Well before digital cameras hit the photo making sphere (circa 1995), I was making commercial ad photo-illustrations utilizing film cameras, a scanner and an early version of Photoshop.
Unlike the all-digital picture making world of today, in the circa 1995 world the process of making a photo-based illustration moved along at a glacial pace ... make the picture, send film to a lab, wait (usually over night)for processed film, make a color print*, scan the print and then, go to work making the illustration using Photoshop.
FYI, given the state of desktop computer and Photoshop technology at the time, I was not exactly working at light-speed. RAM was both extremely expensive and there were limits to how much processing speed you could cram into a machine. With large files, some Photoshop functions allowed for a bathroom and coffee break while the machine ground away performing a task which requires just a second or less in today's high-speed digital workflow.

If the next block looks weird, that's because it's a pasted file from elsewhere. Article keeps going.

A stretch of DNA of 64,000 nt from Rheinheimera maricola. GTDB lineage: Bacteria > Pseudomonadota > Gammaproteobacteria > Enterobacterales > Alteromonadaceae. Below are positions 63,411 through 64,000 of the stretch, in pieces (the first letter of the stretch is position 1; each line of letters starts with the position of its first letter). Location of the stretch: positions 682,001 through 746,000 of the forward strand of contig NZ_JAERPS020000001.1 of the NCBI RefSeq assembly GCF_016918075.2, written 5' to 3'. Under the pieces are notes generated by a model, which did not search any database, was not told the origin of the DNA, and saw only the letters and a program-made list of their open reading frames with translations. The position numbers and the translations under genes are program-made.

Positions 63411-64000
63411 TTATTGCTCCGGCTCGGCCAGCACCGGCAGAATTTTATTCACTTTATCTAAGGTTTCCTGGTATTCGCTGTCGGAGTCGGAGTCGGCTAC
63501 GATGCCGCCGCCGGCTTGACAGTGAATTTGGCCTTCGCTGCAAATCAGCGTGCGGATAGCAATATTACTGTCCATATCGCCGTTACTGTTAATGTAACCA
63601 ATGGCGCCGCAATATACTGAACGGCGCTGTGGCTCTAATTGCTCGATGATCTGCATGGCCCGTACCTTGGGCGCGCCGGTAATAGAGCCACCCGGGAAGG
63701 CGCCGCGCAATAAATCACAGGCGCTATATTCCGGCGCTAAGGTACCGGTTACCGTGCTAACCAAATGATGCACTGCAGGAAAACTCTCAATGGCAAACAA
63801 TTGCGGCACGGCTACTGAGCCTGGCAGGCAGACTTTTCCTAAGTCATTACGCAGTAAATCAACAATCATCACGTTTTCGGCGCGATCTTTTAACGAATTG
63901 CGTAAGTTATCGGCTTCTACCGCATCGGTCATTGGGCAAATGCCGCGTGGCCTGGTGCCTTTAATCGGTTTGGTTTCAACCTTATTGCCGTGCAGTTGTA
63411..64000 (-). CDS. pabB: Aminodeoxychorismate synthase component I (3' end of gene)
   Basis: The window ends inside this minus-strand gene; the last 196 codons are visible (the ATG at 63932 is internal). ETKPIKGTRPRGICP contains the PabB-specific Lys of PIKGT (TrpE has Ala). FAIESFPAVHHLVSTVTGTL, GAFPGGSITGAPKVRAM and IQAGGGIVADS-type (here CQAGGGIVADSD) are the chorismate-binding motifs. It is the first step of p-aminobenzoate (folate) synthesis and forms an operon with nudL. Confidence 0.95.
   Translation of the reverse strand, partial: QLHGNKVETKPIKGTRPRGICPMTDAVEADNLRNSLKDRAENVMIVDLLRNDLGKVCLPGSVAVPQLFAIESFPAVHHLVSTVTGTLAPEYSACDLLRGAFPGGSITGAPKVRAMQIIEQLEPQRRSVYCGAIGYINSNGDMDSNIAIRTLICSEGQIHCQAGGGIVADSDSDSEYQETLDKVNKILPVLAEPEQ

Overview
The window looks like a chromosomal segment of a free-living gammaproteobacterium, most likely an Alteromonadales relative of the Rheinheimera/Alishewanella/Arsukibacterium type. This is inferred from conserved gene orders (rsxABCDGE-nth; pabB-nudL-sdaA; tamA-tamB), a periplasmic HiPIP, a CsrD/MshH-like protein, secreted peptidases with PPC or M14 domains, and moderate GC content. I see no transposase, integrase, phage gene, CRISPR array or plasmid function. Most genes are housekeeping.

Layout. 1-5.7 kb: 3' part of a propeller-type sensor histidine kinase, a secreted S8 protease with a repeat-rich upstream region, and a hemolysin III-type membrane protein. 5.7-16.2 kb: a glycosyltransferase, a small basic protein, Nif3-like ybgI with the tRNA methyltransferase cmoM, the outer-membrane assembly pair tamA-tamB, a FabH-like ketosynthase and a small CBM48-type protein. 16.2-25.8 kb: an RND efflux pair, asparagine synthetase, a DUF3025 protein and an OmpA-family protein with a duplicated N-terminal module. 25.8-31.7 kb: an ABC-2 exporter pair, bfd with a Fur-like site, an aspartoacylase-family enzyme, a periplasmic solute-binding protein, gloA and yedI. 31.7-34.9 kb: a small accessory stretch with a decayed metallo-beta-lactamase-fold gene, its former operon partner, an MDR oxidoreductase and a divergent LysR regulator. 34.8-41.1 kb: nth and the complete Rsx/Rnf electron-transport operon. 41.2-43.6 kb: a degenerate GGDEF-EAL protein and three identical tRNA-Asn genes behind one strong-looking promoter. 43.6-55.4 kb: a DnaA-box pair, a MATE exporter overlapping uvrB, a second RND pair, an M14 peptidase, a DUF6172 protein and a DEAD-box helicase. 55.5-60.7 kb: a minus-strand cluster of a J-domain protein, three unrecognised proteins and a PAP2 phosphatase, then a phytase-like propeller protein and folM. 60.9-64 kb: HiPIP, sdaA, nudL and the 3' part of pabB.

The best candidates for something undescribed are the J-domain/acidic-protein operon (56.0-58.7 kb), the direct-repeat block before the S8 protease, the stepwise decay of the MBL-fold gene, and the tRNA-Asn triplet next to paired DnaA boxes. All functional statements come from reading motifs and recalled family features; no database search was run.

*when the end result was to be a photo-based illustration, I made my pictures with color negative film because of its extended dynamic range as well as the ability, when making a print, to the exact color balance I wanted. I made my prints using a condenser head enlarger rather than the standard diffusion head enlarger in order to obtain maximum sharpness.